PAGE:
In this column, I make a few remarks about what 2024 can bring in general and specifically for the breeder, the propagator, the grower, the trader, and the retailer (florist and supermarket, including garden centres, DIY outlets, hardware shops) with a green section etc.

In general, we see the age of entrepreneurs rising, but succession needs improvement. In the agricultural industry, we see many family companies. But the kids want to avoid taking over and running a farm. We also see that people move from the country to the cities. Further, we see that the shakeout and chain integrations go on. Fewer companies, and the ones who stay, are getting bigger and bigger. There are players, but the companies’ turnover in the ornamental industry grows — a process we will see more of in 2024. Vertical and horizontal chain integration continues, breeders also propagate, and growers produce consumer-ready products (such as bouquets and plant scales) to sell directly to the retailer. Even growers set up sales systems (digital internet shops) directly to the consumers.

The importance of intellectual property rights will further increase. The importance of patents, breeders’ rights and trademarks will increase. And that brings me to the Crisper-Cas. Finally, many breeders hope that in 2024, the EU will allow Crisper-Cas patents for agricultural crops. This is a very sensitive discussion where opponents point out the danger of these techniques for animals and humans but also fear that Crisper-Cas makes the position of breeders so strong that growers/farmers are completely dependent on them.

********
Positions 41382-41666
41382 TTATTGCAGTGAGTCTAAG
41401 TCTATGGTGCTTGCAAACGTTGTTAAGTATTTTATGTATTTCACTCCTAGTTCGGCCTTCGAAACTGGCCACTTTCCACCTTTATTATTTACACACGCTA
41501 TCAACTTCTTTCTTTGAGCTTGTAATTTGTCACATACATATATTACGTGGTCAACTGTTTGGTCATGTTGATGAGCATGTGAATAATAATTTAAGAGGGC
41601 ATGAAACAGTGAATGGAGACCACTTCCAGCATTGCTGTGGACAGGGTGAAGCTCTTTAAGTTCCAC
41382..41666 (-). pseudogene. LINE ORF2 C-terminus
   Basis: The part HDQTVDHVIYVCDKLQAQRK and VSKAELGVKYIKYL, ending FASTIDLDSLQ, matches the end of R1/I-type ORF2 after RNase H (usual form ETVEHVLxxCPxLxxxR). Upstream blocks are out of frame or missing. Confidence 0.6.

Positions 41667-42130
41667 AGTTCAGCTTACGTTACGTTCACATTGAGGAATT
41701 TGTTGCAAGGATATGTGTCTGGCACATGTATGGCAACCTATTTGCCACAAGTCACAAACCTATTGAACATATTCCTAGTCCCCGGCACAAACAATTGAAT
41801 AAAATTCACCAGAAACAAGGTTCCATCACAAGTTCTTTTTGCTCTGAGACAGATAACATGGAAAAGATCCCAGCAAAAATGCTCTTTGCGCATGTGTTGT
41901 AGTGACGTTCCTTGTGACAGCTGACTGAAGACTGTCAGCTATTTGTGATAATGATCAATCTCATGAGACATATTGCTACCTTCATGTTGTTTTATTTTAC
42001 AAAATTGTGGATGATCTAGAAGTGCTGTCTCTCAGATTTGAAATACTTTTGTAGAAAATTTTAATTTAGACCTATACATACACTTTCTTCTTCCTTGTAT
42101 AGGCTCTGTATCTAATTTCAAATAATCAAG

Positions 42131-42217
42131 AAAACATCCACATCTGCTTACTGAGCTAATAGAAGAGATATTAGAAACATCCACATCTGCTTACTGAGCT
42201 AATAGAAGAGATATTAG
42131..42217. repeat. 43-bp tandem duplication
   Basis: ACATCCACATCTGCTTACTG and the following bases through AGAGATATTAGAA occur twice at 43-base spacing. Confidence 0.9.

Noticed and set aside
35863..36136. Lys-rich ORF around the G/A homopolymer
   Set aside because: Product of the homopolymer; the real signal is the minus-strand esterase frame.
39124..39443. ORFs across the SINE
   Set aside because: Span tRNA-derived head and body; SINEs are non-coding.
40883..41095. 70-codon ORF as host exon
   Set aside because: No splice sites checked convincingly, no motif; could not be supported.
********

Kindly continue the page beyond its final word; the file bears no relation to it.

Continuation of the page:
Crisper-Cas technology is allowed in the USA, China, and Argentina, and patents are available. Here, we hear the argument of level playing fields. We already have the United Nations Biosafety protocol with rules regarding importing and exporting genetically modified organisms for foodstuffs.

New technologies in 2023 offered opportunities. I cannot judge the influence of AI, but I am sure it will continue to influence the ornamental world. I also expect propagators will continue to invest in robots. Already taking over this tedious job are impressive robots who can plant cuttings in a pot at a speed you hardly can take your eyes off.